At the 2016 Dallas Safari Club (DSC) Convention’s Saturday night banquet in January, after volunteering and working in the hall for five straight days, my niece Logan (pictured above) popped the question. She asked, “I’ve been a hunter all my life, but most of the people I know are hunters. What do I say now, as a member of DSC, when people ask me how I can hunt and kill animals?”
Because lawyers and uncles are supposed to have all the answers, I dutifully began what I knew from the start was too long an answer. Before I was through a tenth of my explanation, the program started. Now I had time to think...and help through my analysis. First, Suzie Brewster, DSC’s 2016 Hunter of the Year and NRA Hunters’ Leadership Forummember, addressed the subject followed by Bernard Loze, president of the CIC (International Council for Game and Wildlife Conservation). Both did an admirable job making the case. To Logan’s credit, she listened thoughtfully and, from her comments and feedback, I knew she got it. Though I’d been given a reprieve, the question haunted me for days as I wondered how to explain it succinctly.
As a nation, America has many challenges. One of those challenges is to define for a new generation who we are. The same is true for the DSC and the many like-minded hunting and conservation organizations. Are we conservationists? Are we hunters? Are we both of these at the same time?
Hunter preparedness begins with knowing how to answer these questions and articulate your response. So as for why I hunt, after much thought I can tell you.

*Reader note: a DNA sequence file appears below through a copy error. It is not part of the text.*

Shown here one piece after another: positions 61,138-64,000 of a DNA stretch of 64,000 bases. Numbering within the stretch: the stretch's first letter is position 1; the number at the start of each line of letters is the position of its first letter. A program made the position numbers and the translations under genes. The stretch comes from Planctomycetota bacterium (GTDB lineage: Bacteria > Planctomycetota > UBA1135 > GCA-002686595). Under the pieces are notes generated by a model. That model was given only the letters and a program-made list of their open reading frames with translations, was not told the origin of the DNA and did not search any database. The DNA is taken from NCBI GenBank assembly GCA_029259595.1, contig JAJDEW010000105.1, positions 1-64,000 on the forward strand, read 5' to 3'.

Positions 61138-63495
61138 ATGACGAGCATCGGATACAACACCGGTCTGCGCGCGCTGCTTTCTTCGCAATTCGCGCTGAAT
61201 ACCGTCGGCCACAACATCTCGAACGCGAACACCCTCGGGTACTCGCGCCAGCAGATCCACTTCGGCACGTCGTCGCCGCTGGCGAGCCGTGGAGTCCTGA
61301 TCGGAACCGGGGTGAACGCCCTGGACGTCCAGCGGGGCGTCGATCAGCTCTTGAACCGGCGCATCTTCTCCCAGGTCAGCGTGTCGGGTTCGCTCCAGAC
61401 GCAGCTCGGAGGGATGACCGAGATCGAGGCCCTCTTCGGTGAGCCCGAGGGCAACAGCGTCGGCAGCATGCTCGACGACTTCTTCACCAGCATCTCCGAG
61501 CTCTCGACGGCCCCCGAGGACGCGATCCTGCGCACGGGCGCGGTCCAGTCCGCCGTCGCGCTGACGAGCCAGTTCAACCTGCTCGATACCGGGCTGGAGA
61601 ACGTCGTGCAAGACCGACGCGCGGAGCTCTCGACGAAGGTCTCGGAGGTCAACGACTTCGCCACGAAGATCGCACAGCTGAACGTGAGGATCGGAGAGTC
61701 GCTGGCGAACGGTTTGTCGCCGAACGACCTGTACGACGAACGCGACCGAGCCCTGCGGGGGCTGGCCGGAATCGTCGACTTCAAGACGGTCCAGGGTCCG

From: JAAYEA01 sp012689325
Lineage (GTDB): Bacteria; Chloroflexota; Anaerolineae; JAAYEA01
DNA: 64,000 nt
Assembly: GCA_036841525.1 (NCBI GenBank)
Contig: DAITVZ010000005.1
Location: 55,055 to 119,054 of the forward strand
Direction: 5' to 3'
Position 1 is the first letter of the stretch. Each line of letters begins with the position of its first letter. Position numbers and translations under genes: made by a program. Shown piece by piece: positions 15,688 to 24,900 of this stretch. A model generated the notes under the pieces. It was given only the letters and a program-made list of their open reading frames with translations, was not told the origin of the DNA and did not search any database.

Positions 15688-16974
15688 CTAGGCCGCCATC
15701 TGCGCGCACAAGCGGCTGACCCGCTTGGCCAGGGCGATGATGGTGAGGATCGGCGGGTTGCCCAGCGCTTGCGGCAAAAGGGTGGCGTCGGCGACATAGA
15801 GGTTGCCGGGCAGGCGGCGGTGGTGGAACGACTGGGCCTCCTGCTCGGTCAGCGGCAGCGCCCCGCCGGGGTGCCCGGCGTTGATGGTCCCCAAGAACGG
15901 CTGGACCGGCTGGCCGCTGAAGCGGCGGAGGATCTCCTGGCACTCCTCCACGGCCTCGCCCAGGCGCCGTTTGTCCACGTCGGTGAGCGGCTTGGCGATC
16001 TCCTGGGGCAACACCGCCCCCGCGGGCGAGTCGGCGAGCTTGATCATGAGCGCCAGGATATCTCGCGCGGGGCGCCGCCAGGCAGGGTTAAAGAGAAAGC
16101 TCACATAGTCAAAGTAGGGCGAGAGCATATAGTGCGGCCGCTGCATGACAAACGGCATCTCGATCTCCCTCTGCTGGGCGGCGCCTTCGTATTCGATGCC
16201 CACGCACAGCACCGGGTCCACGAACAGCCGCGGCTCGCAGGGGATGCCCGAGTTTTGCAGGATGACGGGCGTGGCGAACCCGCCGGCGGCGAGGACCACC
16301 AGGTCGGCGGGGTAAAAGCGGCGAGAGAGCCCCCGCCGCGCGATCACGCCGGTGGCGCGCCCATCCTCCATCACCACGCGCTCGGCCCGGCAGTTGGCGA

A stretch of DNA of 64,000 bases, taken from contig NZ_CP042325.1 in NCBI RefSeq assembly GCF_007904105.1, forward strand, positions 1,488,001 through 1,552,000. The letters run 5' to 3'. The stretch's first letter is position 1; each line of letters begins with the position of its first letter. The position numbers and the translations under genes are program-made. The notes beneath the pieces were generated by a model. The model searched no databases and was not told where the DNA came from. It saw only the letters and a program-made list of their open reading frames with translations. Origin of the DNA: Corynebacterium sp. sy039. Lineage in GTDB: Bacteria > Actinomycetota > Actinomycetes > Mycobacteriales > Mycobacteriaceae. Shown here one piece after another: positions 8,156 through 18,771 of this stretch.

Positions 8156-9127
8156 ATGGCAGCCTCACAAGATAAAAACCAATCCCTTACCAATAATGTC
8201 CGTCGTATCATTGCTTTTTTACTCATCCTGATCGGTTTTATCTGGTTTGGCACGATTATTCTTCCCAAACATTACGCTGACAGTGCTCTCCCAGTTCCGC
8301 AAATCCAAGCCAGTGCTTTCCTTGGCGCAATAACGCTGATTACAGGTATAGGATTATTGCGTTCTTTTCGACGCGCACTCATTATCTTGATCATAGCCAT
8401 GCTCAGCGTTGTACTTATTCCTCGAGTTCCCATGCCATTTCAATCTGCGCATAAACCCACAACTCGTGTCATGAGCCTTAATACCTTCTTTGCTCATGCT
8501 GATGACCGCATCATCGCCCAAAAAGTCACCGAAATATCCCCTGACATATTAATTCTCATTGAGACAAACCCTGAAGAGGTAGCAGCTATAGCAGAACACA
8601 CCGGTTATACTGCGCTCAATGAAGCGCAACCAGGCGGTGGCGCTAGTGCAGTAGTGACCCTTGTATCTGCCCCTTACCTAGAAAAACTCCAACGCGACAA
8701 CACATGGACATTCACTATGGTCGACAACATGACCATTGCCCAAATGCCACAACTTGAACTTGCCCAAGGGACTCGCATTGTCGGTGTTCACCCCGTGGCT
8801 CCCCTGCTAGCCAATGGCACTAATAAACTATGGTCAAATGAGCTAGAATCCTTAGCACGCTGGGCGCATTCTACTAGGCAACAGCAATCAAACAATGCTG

I hunt because I love animals.
I hunt because I love wildlife.
I hunt because I want to support the survival of all wildlife species and because ethical hunters are the very best conservationists on the planet.
I hunt because the dollars spent on hunting are the biggest river of life supporting the survival of all species. Hunting dollars are the Nile, the Amazon and the mighty Zambezi rivers all in one.
I hunt because hunting dollars are so vastly greater than non-hunting conservation dollars and recognize that entire species will disappear without hunters’ collective funding.
I hunt because hunting dollars support and maintain wildlife habitat.
I hunt to help the life of one animal save the lives of dozens.
I hunt because life is ultimately always followed by death, and the best death in nature is from a well-placed bullet or arrow on a mature animal.
I hunt because some animals must die every year to feed people, and I trust true sportsmen to make good decisions about which one lives and which one dies to support a species long-term survival. For that same reason, I support organizations that establish and promote ethical hunting.
I hunt because if my hunting dollars do not support the people that live with the wildlife, they will hunt wildlife heavily. When their children are crying from hunger, they will kill the animal in front of them to meet their immediate need and they may not take a long term view for the survival of the species.
I hunt because hunters’ dollars accomplish more to stop poaching than anything else, and poaching is a huge threat to many species.
As an ethical hunter and member of the DSC, I’m proud that every single thing we do supports conservation.
You’ll face a number of important questions in life. Who and what do you love? Why do you hunt? Think about it. If conservation is the goal, how else can we communicate that ethical hunting is the answer? Sharpen your mind. Shorten your answer. And remember: As Suzie Brewster reminded us, in the words of U.S. President, hunter and conservationist Theodore Roosevelt, “People don’t care how much you know, until they know how much you care.”
[Original version published in the Dallas Safari Club’s monthly newsletter, DSC Camp Talk]